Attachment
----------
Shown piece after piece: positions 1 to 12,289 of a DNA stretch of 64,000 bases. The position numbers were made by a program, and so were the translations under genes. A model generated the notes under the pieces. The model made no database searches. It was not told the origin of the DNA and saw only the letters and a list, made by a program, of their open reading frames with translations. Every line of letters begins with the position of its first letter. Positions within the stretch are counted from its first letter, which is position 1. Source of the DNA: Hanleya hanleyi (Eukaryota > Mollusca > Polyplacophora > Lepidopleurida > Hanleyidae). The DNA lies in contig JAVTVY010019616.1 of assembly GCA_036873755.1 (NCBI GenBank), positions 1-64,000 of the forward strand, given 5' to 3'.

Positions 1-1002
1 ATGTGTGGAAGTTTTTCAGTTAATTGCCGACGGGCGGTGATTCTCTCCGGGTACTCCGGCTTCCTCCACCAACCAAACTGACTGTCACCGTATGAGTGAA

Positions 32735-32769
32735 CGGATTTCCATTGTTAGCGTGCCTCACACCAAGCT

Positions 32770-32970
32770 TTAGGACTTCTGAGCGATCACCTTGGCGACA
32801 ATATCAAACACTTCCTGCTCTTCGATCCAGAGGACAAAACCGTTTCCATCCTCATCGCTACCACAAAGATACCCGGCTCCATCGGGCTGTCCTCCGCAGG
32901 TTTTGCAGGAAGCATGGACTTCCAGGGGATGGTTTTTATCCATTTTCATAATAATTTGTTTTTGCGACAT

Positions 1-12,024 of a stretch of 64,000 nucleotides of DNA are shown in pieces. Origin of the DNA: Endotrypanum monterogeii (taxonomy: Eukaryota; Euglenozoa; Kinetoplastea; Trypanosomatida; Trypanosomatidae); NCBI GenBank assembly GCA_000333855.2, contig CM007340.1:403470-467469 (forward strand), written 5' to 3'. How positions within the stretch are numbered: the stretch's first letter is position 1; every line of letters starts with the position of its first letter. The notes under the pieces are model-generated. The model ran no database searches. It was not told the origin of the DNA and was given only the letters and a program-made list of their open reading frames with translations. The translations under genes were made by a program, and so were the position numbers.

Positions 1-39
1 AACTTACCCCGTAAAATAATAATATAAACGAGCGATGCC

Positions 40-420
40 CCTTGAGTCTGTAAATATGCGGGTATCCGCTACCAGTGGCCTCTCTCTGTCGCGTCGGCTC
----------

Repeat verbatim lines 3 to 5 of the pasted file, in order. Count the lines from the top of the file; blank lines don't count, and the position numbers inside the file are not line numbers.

1 ATGTGTGGAAGTTTTTCAGTTAATTGCCGACGGGCGGTGATTCTCTCCGGGTACTCCGGCTTCCTCCACCAACCAAACTGACTGTCACCGTATGAGTGAA

Positions 32735-32769
32735 CGGATTTCCATTGTTAGCGTGCCTCACACCAAGCT